How to Buy a Car in the US as a New Immigrant
With little to no public transit in most areas, life in the United States practically requires owning a car. While renting a car is a smart idea for your first few weeks, it will be more cost-effective to buy one if you plan to stay long-term. Luckily, there are little to no additional requirements for recent immigrants to buy a car. That said, let’s take a look at a few important considerations you will want to think about before you begin your search.
Should I Buy a New Car or a Used Car?
New cars have their perks: you can customize them to your liking, have all the latest gadgets and safety measures, and know for certain that they have never been in an accident or had mechanical issues. However, you are going to pay a premium for these luxuries: in the US, new cars’ value depreciates around 20% the moment you drive it away from the dealership and continues to depreciate at a high rate for the first two to three years. Therefore, if you decide to sell your vehicle after only a few years, you will likely lose much money.
Pre-owned or used cars, on the other hand, will be much more affordable and depreciate less when you are likely to own them. In fact, you can sometimes sell a used car after a few years for close to the same amount you bought it for. Of course, you can’t be as sure a used car has been free from accidents or mechanical issues, and you won’t be able to customize anything before you buy it. Still, if you don’t have to have the latest model, buying a car around two to three years old is usually the smartest financial choice for most people.
Should I Buy From a Car Dealership or Private Seller?
Most likely, you will buy a car in the US in only one of two ways: from a dealership or a private seller. Car dealerships are licensed, independently owned resellers of new and used cars. In fact, it’s actually illegal to buy a new car directly from the manufacturer in the US! Dealerships can vary in size, but most will sell a variety of makes and models. Dealerships also offer financing, warranties, and even vehicle maintenance. Many dealerships do comprehensive inspections of used vehicles, giving you a bit more peace of mind than buying from a private seller. Finally, dealerships will take care of most of the paperwork for you, registering the vehicle and transferring the title into your name.
If you decide to buy a car from a dealership, make sure you compare several in your area, as they will often have different inventory and prices. Additionally, whereas most prices in the US are non-negotiable, car prices are different. You can and absolutely should negotiate the advertised or “sticker” price of any car at a dealership.
If you decide to buy a used car, you also have the option to buy from a private seller, the person who currently owns it. While a bit more complicated, it can save you a lot of money, as private seller prices are usually much lower than a dealer’s price for the same car.
To find cars for sale by private owners, check sites such as Cars.com or Autotrader.com. Use the Kelly Blue Book (kbb.com) to determine the fair market price for any car you find, and use Carfax (carfax.com) to see a complete history of the car, such as its title, mileage, previous ownership, accident reports, and whether it has been used privately or commercially. Never trust the private individual’s word — always do your own research! In fact, it’s a very wise idea to have a mechanic check out the car before you buy it.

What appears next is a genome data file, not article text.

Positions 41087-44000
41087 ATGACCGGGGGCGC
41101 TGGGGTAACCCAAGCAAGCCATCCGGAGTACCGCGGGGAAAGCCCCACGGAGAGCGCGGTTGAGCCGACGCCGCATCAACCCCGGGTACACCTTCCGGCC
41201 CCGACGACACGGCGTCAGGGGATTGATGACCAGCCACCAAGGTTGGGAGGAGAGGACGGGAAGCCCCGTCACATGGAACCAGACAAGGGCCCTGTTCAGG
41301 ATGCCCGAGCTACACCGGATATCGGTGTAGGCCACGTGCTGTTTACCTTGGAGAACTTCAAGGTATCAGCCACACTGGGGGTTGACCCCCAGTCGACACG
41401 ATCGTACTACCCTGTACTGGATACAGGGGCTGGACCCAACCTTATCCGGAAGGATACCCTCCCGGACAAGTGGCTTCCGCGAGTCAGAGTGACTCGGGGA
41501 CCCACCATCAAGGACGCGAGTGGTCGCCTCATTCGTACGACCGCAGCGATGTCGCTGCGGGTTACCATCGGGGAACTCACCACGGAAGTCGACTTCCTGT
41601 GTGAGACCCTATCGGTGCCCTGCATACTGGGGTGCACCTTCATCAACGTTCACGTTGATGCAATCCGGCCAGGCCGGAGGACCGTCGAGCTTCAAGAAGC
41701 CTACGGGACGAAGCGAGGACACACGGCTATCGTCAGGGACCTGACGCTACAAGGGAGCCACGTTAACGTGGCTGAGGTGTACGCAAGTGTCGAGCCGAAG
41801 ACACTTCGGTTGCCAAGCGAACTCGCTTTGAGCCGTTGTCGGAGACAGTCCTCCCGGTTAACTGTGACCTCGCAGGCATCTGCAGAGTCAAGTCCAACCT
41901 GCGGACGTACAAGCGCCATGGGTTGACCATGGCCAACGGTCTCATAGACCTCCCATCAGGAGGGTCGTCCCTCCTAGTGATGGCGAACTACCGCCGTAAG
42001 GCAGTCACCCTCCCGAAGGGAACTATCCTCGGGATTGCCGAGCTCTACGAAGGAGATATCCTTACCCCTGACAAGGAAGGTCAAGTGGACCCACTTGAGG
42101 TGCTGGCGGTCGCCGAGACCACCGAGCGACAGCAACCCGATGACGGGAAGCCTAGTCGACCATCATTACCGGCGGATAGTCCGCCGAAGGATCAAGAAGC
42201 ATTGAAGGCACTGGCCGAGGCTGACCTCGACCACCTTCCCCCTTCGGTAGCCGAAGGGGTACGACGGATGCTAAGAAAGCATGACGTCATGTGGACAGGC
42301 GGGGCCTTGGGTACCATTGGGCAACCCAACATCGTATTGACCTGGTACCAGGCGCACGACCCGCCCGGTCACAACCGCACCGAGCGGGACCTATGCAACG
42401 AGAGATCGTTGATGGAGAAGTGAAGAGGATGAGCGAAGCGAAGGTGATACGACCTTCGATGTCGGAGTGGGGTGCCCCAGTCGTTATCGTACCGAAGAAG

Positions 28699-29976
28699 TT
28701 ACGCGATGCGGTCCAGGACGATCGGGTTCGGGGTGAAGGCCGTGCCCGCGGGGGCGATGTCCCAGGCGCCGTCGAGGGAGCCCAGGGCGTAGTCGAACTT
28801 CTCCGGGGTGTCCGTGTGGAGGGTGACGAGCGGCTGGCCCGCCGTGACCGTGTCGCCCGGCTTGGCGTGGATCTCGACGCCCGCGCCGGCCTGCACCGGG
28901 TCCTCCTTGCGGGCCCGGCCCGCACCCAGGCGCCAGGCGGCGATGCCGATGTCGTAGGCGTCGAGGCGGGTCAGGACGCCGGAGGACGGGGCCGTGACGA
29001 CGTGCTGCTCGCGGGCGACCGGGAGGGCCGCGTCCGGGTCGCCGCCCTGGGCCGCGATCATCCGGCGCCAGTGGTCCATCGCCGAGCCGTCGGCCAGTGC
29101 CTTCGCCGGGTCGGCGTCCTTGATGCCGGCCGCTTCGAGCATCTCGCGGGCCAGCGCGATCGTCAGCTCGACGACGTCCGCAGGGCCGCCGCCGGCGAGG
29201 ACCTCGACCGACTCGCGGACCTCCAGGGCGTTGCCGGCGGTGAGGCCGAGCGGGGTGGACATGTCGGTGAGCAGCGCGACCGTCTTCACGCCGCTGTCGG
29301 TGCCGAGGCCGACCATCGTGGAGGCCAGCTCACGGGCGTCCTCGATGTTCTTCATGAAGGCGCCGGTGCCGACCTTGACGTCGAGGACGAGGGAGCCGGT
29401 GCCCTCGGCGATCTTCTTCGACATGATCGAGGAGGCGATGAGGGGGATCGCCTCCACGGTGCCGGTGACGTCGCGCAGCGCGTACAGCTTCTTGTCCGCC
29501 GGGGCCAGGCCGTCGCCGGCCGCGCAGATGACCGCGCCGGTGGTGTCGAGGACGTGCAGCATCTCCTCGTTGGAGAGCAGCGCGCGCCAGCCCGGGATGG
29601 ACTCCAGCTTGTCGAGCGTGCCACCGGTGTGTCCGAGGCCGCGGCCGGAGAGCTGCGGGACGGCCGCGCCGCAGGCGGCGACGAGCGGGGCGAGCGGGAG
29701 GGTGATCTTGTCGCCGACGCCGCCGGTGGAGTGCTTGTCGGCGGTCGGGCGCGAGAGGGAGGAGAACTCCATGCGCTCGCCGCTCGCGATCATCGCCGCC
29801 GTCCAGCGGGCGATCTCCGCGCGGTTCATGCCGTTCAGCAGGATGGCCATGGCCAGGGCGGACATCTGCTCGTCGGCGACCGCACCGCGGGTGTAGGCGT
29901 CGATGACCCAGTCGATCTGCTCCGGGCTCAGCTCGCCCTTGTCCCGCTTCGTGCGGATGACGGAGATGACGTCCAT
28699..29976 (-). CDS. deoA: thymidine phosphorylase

When finalizing the purchase, make sure you get the following from the seller, as you will need them to prove ownership and register your vehicle:
- Title. This shows who owns the car. Ensure the owner owns the car outright and isn’t still paying off a loan. Also avoid any titles with the words “salvage,” “rebuild,” or “lemon,” which essentially mean the car has had a troubled past. You'll need your signature and the seller's signature on the title with the date.
- Bill of Sale. The bill of sale should list the car’s year, make, and model, its vehicle identification number (VIN), mileage, the sale price, date of sale, the names and addresses of both the seller and the buyer, and any additional guarantees the seller is making to you. Most often, it will only read “sold as is” to indicate that the seller has no responsibility for the car after you buy it. That’s why it’s so important to ensure the car is in good shape before you buy it!
- Emissions documents. Many states require cars to pass certain emissions tests, and sometimes there are even requirements for the seller to have done these tests within a certain window of time before the sale. Check with your state department of motor vehicles for requirements.
Bottom line: Buying from a dealership will always be easier. You can see many options at the same time, be more certain the car is in good shape, and avoid some annoying paperwork. However, it will often cost you. If you want to save money, feel comfortable spending a little longer to find the right car, and don’t mind a few more steps to register the car and transfer its ownership, you may want to consider the private seller route.